Life's Tool Box – A Guide for Parents and Educators

July 3, 2011

Tire Pressure Gauge – Tools for Stress Relief

Filed under: Tools for Life Posts — by Life's Toolbox @ 2:41 pm
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              If you want your car to get good mileage and handle well, you probably check the tire  pressure regularly with an inexpensive and handy tool, a tire pressure  gauge.  We keep ours in the glove  compartment, where I routinely mistake it for a ball point pen.  In these hectic days, I find myself wishing I  had a way to track and release any built up pressure in the children and adults  in my work and my life.

A tire pressure  gauge is a hollow tube with a small piston inside it.  A spring runs between the piston and a stop  at the other end, pressing the piston toward the left side of the tube.  When pressurized air from the tire rushes  into the ball shaped end of the tube, it pushes the piston towards the
right.  Since a ruler of sorts is  attached to the piston, you can “read” how much pressure the air in the tire  exerted.
We  have much less accurate indicators of pressure available when assessing  people.  For very young children, often  basic biology can tell us whether stress or pressure has been experienced.  Infants and toddlers under stress, have  eating and sleeping difficulties.  While  we never really outgrow the physical impact stress has on us, older children  and adults can have more complex responses.   Stressed children can be as cranky as babies, but they can also become  more silent and withdrawn, aggressive, stubborn, or worried.

For  tires, too little air pressure is as problematic as too much.  Thankfully, tires come with manufacturers’  guidelines clarifying how much pressure is ideal.   Children also benefit from some level of  stress and pressure – the pressure of wanting to hit the home run, do a great  presentation for the class, approach a new friend and ask to play.  Pressure can motivate and push us to try new  things and do our best.  Unfortunately  for parents and educators, no manual specifies just how much pressure is ideal  for optimum performance for any child.  Without such a guide, or handy pressure gauge, adults can only help  children operate in ideal “pressure” ranges if they take the time to know the  children well, so they can learn and read their subtle stress signs.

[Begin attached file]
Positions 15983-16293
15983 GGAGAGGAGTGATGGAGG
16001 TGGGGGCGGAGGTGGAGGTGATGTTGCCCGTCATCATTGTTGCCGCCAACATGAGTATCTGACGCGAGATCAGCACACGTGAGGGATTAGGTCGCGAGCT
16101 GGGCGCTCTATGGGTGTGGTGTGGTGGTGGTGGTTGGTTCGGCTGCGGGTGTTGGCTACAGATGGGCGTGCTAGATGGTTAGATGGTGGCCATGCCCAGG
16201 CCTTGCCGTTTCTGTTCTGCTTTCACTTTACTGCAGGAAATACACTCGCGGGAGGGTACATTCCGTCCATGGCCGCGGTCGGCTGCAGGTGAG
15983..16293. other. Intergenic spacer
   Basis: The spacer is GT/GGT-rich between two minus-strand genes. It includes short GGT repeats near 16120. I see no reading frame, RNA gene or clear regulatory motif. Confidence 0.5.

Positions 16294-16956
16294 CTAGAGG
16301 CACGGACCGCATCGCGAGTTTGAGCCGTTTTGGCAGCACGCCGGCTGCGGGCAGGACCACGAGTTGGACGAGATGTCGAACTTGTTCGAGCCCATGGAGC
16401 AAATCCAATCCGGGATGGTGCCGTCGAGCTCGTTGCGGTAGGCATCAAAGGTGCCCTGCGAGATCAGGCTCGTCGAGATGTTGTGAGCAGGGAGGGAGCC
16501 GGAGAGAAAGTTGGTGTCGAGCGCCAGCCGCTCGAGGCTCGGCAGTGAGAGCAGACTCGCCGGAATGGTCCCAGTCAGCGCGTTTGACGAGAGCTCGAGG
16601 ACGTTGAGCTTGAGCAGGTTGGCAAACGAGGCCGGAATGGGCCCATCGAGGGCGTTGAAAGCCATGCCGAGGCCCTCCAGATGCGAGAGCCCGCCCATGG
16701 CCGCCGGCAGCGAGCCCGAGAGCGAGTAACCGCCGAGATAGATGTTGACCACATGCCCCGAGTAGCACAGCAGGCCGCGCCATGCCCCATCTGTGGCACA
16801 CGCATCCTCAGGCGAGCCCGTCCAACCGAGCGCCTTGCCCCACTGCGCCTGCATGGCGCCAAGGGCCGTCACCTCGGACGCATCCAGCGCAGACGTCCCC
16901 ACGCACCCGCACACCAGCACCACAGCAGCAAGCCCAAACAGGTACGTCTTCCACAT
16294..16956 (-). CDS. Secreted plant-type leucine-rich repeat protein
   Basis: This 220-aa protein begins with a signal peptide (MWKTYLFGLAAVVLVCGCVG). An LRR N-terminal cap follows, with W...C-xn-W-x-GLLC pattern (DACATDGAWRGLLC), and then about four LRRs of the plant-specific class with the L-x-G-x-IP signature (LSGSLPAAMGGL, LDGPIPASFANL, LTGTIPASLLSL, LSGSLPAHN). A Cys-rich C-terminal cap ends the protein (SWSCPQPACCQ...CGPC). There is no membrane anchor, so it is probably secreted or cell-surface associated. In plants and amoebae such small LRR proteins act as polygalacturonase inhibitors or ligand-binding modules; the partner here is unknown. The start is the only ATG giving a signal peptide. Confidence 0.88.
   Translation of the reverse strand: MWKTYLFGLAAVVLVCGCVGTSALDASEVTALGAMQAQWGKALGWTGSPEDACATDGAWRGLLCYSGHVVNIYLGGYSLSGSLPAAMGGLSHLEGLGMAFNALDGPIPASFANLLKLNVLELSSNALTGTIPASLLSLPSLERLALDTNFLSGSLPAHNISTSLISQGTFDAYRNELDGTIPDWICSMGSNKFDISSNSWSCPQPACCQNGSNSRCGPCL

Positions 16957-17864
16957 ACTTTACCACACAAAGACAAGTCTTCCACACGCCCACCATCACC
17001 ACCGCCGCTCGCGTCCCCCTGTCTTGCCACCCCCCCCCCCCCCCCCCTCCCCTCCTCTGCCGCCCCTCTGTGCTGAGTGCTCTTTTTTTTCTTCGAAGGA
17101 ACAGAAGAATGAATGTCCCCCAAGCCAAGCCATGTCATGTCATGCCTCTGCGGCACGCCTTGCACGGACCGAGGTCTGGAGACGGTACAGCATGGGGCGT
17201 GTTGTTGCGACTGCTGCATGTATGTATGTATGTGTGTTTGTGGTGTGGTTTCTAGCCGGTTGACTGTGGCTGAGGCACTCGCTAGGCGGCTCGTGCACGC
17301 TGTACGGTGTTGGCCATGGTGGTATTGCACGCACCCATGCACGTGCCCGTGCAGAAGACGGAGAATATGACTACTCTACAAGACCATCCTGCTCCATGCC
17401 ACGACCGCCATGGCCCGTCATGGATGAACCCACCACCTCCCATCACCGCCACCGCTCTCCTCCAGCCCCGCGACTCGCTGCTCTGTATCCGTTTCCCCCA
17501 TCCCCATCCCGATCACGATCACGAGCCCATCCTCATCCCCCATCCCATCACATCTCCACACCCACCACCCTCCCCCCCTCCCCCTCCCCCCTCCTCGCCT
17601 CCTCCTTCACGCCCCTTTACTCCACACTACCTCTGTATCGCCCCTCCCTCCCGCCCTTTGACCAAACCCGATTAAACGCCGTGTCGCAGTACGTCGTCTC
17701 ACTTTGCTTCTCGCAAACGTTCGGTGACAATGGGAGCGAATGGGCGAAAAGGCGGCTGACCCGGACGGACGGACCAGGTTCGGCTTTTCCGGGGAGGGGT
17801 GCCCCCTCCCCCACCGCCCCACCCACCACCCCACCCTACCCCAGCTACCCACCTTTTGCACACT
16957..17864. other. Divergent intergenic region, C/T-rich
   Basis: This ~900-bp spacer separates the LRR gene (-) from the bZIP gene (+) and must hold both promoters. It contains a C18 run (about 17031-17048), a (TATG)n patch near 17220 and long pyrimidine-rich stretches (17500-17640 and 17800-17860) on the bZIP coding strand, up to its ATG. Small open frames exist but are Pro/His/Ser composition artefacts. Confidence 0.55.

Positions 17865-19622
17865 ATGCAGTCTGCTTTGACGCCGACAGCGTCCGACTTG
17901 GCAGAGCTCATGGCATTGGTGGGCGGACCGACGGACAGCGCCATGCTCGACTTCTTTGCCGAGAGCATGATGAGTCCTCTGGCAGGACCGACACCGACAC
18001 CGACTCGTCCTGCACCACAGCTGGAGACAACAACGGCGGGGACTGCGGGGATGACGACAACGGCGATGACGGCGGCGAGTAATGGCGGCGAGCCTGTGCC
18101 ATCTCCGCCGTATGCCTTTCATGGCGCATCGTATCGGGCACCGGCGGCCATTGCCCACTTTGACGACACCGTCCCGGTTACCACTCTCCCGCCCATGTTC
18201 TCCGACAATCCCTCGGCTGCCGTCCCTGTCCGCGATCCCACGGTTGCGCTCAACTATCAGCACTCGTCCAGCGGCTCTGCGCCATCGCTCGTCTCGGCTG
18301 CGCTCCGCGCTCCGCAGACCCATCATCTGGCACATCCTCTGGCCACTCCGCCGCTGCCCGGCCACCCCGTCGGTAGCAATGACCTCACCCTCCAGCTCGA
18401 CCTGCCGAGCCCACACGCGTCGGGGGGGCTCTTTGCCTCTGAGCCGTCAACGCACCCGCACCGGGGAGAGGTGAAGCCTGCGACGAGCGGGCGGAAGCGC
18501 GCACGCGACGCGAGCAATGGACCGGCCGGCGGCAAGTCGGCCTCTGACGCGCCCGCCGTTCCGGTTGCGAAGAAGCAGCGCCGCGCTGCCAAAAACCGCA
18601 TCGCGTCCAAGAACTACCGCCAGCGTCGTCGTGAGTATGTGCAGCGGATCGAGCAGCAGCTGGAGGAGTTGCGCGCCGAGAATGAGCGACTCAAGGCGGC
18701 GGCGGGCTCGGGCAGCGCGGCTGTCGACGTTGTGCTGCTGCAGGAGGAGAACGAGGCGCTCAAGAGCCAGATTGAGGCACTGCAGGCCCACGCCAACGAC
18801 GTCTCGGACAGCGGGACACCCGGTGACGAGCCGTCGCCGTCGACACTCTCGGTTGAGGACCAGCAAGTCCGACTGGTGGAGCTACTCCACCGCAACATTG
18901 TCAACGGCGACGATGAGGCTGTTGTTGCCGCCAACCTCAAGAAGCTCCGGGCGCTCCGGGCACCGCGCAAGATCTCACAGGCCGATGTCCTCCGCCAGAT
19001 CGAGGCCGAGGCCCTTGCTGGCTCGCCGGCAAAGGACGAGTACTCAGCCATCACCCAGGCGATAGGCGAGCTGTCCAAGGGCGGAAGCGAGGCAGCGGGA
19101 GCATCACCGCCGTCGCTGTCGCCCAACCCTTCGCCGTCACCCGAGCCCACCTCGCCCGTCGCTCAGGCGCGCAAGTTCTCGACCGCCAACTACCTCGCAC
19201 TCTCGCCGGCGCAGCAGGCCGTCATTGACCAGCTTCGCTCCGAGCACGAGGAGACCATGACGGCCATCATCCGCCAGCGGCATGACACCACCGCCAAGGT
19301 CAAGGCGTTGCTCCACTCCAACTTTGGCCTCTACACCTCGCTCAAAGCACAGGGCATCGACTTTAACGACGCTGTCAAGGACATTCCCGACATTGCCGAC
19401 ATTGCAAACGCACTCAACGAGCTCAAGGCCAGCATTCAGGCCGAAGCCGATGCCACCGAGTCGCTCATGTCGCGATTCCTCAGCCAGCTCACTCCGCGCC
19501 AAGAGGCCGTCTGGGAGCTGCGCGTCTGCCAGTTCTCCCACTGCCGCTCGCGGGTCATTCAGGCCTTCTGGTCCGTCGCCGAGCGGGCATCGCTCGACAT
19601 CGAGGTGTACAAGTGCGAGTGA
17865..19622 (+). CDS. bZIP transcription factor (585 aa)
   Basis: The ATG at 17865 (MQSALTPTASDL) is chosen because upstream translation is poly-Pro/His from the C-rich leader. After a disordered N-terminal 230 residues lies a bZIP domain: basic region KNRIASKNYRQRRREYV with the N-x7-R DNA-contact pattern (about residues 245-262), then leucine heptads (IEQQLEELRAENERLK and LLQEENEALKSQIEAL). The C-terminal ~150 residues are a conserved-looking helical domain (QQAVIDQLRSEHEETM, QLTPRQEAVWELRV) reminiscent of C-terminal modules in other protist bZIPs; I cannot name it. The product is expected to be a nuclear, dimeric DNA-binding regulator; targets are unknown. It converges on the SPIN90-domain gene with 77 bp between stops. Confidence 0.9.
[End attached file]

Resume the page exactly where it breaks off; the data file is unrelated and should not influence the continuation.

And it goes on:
Our newer car has  a built in indicator of tire pressure problems – we still have to fix any  problems, but the tires measure themselves regularly.  An amazing tool adults can give to children  is the ability to regulate their own stress levels. The first step, however, is  developing their personal pressure gauge.  For some children, this will involve becoming aware of their mood, for  others, tracking their sleep and eating.   Maybe noticing which music they are listening to on their I-Pod will  clue them to their high stress levels.  Children’s  stress monitors will never be as simple or elegant a tool as the tire pressure  gauge I keep in my glove compartment, and they will not be as wonderfully  accurate.  Children are infinitely more complex  and  amazing than cars.  But every time we  help them understand their inner workings, and move them on the path to learning to manage their emotions and needs, we give them the most valuable  tool for life’s toolbox.


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